Further reading: Diary of a Rogue Economist publisher Will Bonner is on a mission to level the playing field for America’s middle class. When he was just seven, Will sued then Treasury secretary James Baker to try to stop him from adding to the nation’s debt. Now, he’s continuing that mission in another unusual way. He’s showing ordinary Americans how they can escape the rigged system… and build wealth in an entirely independent way. You can read Will’s “call to action” here.
Why Are Bond Yields Falling as Stocks Rally?
From the desk of Chris Hunter, Editor-in-Chief, Bonner & Partners
One of the most striking features of 2014 has been falling Treasury yields in the wake of the Fed’s tapering of QE.
The standard theory goes that, as the Fed withdraws support for longer-dated bonds, bond prices will drop (as demand falls) and yields (which move inversely to prices) will rise.
So much for standard theory…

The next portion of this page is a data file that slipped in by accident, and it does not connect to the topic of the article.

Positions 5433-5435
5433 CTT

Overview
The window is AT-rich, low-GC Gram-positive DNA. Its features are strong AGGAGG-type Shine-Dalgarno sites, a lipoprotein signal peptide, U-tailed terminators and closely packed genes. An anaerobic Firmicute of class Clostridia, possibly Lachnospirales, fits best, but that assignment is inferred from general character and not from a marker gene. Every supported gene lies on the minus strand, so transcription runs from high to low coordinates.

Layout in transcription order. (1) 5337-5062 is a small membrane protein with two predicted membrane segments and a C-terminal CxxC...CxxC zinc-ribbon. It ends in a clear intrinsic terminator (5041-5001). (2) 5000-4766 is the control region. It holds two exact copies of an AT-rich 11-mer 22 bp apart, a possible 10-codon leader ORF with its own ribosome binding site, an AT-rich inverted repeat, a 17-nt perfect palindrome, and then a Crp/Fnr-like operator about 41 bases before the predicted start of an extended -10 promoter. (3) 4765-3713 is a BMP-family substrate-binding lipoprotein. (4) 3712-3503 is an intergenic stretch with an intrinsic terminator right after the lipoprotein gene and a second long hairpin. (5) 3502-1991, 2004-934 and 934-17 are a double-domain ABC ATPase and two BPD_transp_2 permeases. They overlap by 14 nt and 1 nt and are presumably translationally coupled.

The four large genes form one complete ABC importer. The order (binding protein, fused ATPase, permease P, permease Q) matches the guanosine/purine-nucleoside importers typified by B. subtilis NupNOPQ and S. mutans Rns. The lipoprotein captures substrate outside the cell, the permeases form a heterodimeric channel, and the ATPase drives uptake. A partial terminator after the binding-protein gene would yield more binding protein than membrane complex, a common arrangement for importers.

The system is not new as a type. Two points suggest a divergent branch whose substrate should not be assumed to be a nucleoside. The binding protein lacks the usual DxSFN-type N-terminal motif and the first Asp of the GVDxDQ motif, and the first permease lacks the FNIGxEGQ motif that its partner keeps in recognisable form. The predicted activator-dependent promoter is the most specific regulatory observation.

The opposite has happened in 2014, as you can see from the chart below. It tracks the yield on the 10-year T-note alongside the price performance of the S&P 500.
You’d expect bond prices to fall, and yields to rise, as the economy accelerated. That’s because economic acceleration tends to bring with it a certain amount of inflation… which is bad news for bond holders.
Bonds tend to do well (and yields tend to fall) when deflation and slumpy economic growth are on the horizon. That’s because bond investors are repaid their principle in nominal dollars. Inflation eats up their principle. Deflation leaves it more or less intact.
This is at odds with the rally in US stocks, which, goes the theory, respond to higher growth and higher inflation on the horizon.
In addition to the divergence between large caps and small caps (which we wrote about here and here), the divergence between falling bond yields and rising large-cap stock prices is another sign that the rally in the S&P 500 and the Dow may not be as strong as some believe.